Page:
Climate change has seen 97% of Scotland’s monitored lochs and reservoirs heat up in the last seven years, posing a high risk to wildlife and water supply.
That’s according to a report published by Scotland’s Centre of Expertise for Waters (CREW), revealing that some of these increased by up to 1.3°C per year.
Waters in the South and East of the country are currently the most heavily impacted but this is expected to spread throughout Scotland, as climate change worsens.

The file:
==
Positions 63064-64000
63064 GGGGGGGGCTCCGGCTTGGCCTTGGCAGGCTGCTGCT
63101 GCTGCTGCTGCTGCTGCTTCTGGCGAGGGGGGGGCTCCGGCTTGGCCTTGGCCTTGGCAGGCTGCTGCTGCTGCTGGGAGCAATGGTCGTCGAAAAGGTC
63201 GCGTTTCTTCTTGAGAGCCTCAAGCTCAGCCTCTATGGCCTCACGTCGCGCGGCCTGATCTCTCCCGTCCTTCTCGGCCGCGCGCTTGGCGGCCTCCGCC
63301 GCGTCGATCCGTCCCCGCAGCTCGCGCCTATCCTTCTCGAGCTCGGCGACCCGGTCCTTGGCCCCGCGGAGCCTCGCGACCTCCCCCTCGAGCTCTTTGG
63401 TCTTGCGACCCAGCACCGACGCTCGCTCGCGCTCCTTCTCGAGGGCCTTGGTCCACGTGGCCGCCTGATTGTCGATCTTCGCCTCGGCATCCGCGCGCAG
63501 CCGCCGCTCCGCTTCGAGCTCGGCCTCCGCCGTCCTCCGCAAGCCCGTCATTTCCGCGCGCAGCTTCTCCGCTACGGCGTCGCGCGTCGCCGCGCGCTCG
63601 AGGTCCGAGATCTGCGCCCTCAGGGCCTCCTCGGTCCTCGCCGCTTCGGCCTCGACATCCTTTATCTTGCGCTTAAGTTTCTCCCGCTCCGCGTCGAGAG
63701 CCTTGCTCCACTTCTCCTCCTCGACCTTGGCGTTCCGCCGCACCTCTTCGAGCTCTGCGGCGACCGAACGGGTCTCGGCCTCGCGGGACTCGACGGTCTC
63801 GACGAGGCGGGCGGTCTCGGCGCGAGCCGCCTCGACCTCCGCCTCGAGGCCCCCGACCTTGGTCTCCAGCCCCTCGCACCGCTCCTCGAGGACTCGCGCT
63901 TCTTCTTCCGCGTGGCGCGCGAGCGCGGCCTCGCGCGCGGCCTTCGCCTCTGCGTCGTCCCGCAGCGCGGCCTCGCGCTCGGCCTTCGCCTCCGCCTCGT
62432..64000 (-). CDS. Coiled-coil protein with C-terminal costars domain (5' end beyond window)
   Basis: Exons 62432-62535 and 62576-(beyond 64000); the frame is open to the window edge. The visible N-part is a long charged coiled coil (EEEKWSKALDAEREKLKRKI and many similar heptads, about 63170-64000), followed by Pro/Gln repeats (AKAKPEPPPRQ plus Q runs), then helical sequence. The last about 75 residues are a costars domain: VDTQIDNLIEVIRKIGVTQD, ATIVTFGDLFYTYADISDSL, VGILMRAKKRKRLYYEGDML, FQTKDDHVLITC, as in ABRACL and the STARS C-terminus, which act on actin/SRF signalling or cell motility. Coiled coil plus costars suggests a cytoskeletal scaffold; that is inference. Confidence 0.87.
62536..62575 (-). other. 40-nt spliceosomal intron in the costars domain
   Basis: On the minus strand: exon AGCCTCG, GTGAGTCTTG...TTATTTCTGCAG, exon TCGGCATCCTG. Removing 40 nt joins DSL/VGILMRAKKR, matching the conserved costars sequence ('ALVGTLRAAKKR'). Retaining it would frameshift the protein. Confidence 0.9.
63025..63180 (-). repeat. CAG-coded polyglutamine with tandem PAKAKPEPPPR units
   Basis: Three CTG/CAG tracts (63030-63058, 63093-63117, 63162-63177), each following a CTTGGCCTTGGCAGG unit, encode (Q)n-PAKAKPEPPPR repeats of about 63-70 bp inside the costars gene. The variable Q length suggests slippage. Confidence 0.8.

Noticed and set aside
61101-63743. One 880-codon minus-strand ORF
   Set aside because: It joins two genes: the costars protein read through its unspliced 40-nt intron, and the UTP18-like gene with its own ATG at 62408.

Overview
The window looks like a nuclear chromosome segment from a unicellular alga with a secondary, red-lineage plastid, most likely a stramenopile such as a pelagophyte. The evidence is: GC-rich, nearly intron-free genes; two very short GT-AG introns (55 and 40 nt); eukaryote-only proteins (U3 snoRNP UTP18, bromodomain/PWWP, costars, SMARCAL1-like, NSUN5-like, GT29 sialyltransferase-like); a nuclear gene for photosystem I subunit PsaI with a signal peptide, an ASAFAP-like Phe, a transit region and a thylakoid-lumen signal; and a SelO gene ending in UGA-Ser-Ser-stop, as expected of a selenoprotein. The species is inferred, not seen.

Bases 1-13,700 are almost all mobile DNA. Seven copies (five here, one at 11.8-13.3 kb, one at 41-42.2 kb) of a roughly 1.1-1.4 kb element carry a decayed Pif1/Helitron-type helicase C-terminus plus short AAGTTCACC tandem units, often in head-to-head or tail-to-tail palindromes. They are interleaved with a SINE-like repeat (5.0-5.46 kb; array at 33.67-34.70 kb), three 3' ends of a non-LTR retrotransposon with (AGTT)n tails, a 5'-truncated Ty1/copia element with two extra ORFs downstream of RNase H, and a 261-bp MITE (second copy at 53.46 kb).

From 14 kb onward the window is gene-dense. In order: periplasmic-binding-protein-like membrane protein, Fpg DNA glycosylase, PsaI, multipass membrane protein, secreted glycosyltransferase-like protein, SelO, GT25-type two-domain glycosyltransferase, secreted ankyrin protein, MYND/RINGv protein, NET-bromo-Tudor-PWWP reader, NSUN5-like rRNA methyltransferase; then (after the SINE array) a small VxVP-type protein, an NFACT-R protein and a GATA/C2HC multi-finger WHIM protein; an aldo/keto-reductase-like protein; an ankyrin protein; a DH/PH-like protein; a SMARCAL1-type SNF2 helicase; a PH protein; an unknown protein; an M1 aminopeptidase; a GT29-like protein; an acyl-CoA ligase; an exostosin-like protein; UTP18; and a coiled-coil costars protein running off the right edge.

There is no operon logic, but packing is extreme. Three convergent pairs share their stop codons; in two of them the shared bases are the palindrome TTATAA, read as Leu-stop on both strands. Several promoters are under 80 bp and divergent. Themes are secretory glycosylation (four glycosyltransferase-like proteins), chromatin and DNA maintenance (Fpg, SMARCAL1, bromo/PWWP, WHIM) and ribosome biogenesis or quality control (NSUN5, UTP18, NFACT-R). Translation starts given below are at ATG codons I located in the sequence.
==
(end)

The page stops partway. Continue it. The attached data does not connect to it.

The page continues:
These changes are expected to increase harmful algal blooms, which in turn mean the water cannot be used for recreation and certain species would no longer be safe there.
Environment Minister Mairi McAllan commented: “We have committed £243 million since 2015 through the Agri-Environment Climate Scheme to support land management practices which protect and enhance Scotland’s natural heritage, improve water quality, manage flood risk and mitigate and adapt to climate change.
“Scotland is renowned worldwide for the quality of our water. Research like this will be hugely valuable in informing the development of policy solutions and measures to mitigate and adapt to climate change.”